• Refuse to operate a vehicle that fails to meet safety regulations.
  • Report violations of vehicle safety requirements.
  • Allege exposure to significant hazards.
  • Testify or otherwise participate in safety-related proceedings.
If a driver experiences discrimination, he or she has 180 days after the alleged incident occurs to file a whistleblower complaint. Complaints should be filed only with the Federal Occupational Safety and Health Administration (OSHA). Oregon drivers can contact OSHA’s Seattle office at 206-553-5930. If OSHA finds the complaint has merit, the driver may be awarded appropriate relief such as reinstatement of job, back-pay, compensatory damages, and attorney fees. Between 1997 and 2005, OSHA’s Seattle Regional Office reports that it handled approximately 143 complaints filed under this law.

Whistleblower protection extends to employees who drive a commercial motor vehicle (even as an independent contractor who personally operates the vehicle), as well as employees who repair and maintain vehicles as a mechanic, handle freight, and perform any job for a motor carrier directly affecting commercial motor vehicle safety in the course of employment. The employee cannot, however, be an employee of the U.S. government, a State, or a political subdivision of a State acting in the course of employment. Visit the FMCSA Web site for more about the law.

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After a safety inspection, what are the follow-up requirements?

pic of truck inspector
After every truck and/or driver safety inspection performed by state transportation officials or law enforcement officers, the driver receives a copy of the inspection form. If the inspection found violations or defects, the motor carrier involved is required to sign and return that form to the state where the inspection occurred in order to confirm that the problems were addressed. See Federal Motor Carrier Safety Regulations, Part 396.9.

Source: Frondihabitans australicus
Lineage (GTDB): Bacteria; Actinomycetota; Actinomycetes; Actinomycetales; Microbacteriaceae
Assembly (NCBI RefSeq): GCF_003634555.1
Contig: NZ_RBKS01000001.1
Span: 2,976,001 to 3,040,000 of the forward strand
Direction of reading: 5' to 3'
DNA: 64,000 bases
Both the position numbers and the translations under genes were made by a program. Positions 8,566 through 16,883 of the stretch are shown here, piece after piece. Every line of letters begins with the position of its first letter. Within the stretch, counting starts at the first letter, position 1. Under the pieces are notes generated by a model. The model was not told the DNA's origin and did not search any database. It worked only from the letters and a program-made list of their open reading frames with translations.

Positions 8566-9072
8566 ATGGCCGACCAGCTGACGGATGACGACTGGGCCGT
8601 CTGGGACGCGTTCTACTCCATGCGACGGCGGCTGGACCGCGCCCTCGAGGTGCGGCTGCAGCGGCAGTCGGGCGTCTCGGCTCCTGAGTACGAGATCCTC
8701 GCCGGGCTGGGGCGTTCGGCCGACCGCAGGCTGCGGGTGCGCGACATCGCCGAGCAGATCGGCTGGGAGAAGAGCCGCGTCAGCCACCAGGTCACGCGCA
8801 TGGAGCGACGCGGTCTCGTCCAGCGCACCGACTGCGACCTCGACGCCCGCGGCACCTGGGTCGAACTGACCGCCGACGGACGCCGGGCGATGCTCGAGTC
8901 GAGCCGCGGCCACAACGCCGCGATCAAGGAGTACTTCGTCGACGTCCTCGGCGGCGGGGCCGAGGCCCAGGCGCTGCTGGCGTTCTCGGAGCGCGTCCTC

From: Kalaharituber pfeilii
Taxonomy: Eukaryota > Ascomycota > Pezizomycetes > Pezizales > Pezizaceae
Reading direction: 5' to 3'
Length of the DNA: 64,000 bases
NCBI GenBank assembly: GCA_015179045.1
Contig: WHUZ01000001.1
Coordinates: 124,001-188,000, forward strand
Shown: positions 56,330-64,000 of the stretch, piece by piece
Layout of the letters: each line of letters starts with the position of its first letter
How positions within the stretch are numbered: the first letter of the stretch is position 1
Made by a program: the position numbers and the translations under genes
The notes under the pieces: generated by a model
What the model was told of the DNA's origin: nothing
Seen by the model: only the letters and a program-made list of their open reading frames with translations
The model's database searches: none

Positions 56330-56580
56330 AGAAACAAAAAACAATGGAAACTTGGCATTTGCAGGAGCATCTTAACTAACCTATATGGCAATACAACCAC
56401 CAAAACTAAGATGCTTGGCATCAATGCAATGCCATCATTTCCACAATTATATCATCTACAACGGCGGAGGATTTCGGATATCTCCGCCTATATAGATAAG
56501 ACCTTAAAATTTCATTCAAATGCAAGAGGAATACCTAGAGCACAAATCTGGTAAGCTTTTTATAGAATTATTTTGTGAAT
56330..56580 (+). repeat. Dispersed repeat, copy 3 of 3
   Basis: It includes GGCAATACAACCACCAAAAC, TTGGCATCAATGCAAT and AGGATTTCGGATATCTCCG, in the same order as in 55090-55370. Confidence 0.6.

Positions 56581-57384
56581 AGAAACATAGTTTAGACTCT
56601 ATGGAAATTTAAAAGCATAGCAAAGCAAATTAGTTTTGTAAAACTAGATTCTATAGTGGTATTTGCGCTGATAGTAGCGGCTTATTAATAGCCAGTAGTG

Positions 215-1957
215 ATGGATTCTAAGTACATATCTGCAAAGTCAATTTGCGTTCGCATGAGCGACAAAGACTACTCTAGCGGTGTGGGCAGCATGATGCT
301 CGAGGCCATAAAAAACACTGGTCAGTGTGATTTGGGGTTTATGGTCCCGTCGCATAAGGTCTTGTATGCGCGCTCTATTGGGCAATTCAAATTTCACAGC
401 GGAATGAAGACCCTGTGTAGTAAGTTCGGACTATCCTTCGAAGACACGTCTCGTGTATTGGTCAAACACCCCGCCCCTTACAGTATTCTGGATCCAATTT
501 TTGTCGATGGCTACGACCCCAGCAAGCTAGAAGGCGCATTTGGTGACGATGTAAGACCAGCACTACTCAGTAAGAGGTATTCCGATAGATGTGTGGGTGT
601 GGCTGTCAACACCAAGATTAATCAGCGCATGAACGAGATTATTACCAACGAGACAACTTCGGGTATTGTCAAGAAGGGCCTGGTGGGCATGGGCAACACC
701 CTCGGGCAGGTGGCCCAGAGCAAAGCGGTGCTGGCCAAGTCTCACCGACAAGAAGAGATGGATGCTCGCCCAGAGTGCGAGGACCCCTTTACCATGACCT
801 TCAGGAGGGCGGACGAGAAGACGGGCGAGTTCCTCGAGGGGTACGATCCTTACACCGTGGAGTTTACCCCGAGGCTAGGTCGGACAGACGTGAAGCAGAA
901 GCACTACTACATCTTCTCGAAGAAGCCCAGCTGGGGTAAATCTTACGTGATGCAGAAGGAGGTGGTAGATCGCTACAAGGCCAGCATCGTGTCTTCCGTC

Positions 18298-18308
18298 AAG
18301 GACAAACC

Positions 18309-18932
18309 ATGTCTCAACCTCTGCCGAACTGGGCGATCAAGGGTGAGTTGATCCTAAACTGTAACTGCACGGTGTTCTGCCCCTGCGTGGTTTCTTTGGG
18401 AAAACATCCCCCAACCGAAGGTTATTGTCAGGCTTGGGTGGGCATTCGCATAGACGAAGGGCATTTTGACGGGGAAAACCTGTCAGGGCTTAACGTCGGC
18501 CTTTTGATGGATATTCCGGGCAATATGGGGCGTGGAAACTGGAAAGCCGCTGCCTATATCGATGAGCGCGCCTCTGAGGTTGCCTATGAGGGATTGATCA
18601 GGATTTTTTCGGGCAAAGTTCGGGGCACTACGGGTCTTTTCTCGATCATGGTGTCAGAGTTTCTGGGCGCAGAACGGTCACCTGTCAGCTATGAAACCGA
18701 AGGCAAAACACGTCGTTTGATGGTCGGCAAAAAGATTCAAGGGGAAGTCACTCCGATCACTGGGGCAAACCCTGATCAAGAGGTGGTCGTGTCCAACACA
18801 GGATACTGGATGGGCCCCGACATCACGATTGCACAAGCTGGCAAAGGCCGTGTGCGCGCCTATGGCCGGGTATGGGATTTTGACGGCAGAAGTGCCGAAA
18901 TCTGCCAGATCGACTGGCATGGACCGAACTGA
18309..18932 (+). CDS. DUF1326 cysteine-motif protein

When the inspection occurs in Oregon, the inspection form given to the driver must be signed by a company official and returned to the Oregon Department of Transportation within 15 days. The company must certify that any vehicle-related problems were repaired and/or driver-related problems were addressed through action that ensures future compliance with regulations.

Inspection Follow-Up Requirement --When violations were found in an inspection, correct all violations and have a company official sign the inspection form. The form must also be signed by a repair person if a vehicle had a critical safety violation resulting in it being placed out-of-service until repairs were made. If violations are related to the driver (speeding, logbook, etc.), the company official´s signature certifies that action was taken to assure future compliance with regulations. When the inspection occurred in Oregon, sign and return the inspection form by mail within 15 days to: Oregon Department of Transportation, Motor Carrier Transportation Division, 550 Capitol St  NE, Salem OR 97301-2530, or FAX the form to: (503) 373-7481

Oregon Enforcement - for inspections that found an out-of-service violation -- 1st time a carrier fails to return an inspection form for a Level 1 or Level 2 inspection:  50 days after the inspection, a Cease and Desist order is sent to the carrier establishing failure to meet inspection follow-up requirements.